By Steve Rice
I will never forget one afternoon at Northside Junior High School. Waiting on one of my parents to pick me up, I sat on the top of one of the picnic tables near the parking lot. This is where we would congregate before the opening bell, have lunch when it was pretty out, and where we would wait for our rides in the afternoon. Because of their work, my parents could never pick me up on time and so I would often sit on those picnic tables and read all the interesting graffiti, messages, and phone numbers that were carved or written on it.
Every now and then you would discover a nugget of real wisdom. And that particular afternoon, I stumbled upon my first bit of teaching on the subject of love:
“Never kiss behind the garden gate. Love is blind, but the neighbors ain’t.”
Now I think there is some real practical wisdom there; especially for junior high schoolers. It was a warning that just when you think no one is watching, someone is. But it also contained a cliché that is frequently uttered but never explained.
What do we mean when we say love is blind? What do we mean about any of the clichés about love?
Love is experienced as an emotion, a feeling, and therefore it is very difficult to explain or define. Ask a person what is love and they may say it’s what they feel for a particular person. They may even give examples as to what that feeling would move them to do — they would sacrifice material goods for someone, they may even say they would sacrifice their own life, the love they have is so intense and strong — but what is it?
Presiding Bishop Michael Curry is presenting spiritual practices and a rule of life into something he is calling “The Way of Love,” capitalizing on the extraordinary reception of his sermon at the wedding of the Duke and Duchess of Sussex, where he grabbed the attention of the world by saying “there’s power in love.”
No doubt! But what exactly is it? We talk about it, we plead for it, we pray for it, but do we know what it even is?
St Thomas Aquinas said to love is to will the good of the other. We want the good for someone else. Think about how that challenges how we usually define love. We tend to use the word love for the things that give us pleasure. We love the things and persons that give us some benefit. And if the benefit is no longer there, we no longer love them.
The Christian concept of love takes our pleasures and rewards completely out of the equation. If I love you, I will the good for you, and not what is good or beneficial for me. If I love you, then I will the good for you, even if it doesn’t benefit me.
Now we can’t will the good for God, because God is goodness itself, but we can love God for the sake of God and love what he loves. And what does God love? Our neighbor.
The whole act of creation is fundamentally an act of love. God created us, not for his own ego, pleasure, or utility, but so that we may love him — which is the greatest and highest good.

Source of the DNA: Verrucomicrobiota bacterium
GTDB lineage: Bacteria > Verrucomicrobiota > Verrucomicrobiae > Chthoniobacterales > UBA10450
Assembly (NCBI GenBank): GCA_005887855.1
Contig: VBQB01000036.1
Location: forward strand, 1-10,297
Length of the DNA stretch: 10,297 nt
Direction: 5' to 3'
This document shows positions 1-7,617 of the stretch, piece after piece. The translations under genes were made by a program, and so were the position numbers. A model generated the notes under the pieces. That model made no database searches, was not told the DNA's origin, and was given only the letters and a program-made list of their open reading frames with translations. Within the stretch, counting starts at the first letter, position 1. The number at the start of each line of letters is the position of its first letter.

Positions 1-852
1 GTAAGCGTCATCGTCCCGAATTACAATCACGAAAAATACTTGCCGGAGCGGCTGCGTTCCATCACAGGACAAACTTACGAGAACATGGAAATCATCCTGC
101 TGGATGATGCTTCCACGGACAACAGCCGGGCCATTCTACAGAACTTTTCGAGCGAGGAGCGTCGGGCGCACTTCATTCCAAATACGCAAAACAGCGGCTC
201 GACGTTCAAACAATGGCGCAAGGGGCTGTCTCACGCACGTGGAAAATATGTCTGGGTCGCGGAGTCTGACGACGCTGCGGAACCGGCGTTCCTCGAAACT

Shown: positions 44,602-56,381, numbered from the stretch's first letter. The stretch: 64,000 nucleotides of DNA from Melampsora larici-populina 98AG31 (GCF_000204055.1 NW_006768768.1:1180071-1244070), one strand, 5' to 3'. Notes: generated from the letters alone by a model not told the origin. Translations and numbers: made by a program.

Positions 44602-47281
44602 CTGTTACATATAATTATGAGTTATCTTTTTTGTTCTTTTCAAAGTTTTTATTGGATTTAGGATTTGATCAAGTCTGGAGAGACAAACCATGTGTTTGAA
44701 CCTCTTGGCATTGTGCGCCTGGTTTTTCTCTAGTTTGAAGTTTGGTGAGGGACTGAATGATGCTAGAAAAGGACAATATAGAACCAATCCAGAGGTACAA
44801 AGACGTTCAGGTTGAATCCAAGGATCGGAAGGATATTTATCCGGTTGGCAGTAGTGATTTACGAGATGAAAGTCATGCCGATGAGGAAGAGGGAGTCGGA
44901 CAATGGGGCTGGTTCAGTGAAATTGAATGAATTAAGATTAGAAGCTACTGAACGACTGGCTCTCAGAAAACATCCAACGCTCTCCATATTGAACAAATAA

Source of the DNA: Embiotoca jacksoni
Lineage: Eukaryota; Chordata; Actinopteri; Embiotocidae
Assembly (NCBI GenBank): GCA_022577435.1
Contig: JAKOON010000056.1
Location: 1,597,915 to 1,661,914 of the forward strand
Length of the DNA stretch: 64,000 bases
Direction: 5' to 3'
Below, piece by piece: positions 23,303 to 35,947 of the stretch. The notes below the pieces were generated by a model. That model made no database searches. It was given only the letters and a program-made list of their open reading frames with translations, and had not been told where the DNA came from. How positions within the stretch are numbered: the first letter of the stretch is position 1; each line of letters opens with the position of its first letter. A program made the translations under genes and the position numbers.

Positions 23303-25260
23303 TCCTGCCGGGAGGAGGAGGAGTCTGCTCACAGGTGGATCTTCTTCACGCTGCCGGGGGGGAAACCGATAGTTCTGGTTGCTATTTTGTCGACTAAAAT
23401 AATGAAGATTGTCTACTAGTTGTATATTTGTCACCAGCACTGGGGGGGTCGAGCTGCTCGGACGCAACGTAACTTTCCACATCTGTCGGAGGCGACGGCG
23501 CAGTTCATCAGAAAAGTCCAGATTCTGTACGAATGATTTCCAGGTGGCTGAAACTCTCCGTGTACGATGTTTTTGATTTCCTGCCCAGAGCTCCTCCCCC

Love — wanting, desiring the good of the other — involves a stripping away of our own narcissism and demands. To love is to remove oneself.
Love does not seek a reward. If it does, it is not love. But once love exists, it is rewarded.
Look at how this moves this very familiar 13th chapter Corinthians from a list of empty clichés to something life-giving. In writing to the Church in Corinth, St. Paul is dealing with a community bent on seeking the best for themselves. There are divisions and factions and jealousies. Paul has to address them. He talks about spiritual gifts and how each person contributes to the body of Christ and no one person is greater than another.
And he ends chapter 12 by saying, “and I will show you a still more excellent way.” And then it begins,
“If I have skills and gifts and faith — but do not have love — I am nothing.
“Love is patient, kind, not envious or boastful or arrogant. It is not rude and does not insist on its own way. It is not resentful or irritable. It does not rejoice in wrongdoing, but rejoices in the truth.”
If we will the good of the other, we strip away our selfishness. That’s why love is patient and kind and not envious or irritable or rude and does not rejoice in wrongdoing.
Now view the life of Jesus Christ through this lens. Everything he did was for the good of the other, culminating in giving his life so we may forever know the love of God.
And see how Jesus was treated throughout the Gospels. Everyone was seeking their own interests; their own reward. Even in today’s Gospel, where our Lord goes back home to preach.
I’ve preached in my home church, and it’s not easy. You may know me as Fr. Steve, but they knew me when my voice cracked and I had pimples all over. And if I preached a hard sermon, I can imagine the reaction. I taught you in Sunday school. I wiped your nose. Who do you think you are?
When Jesus preached, the congregation was offended. And to be offended is to take something personally, and to take something personally, by definition, is to make it about us. And they made it so much about themselves that they were ready to throw him off the cliff.
When we talk about the way of love, we aren’t talking about an emotion. And we aren’t even talking about just doing good for other people; we are talking about something harder, more radical, and more life-giving than you can ever imagine — desiring the good for every person.
If I could go back to Northside Junior High School and find that picnic table, I might scribble this:
“Love is not a rhyme carved in wood; to love is to will their good.”
The Rev. Steve Rice is rector of St. Timothy’s, Winston-Salem, North Carolina.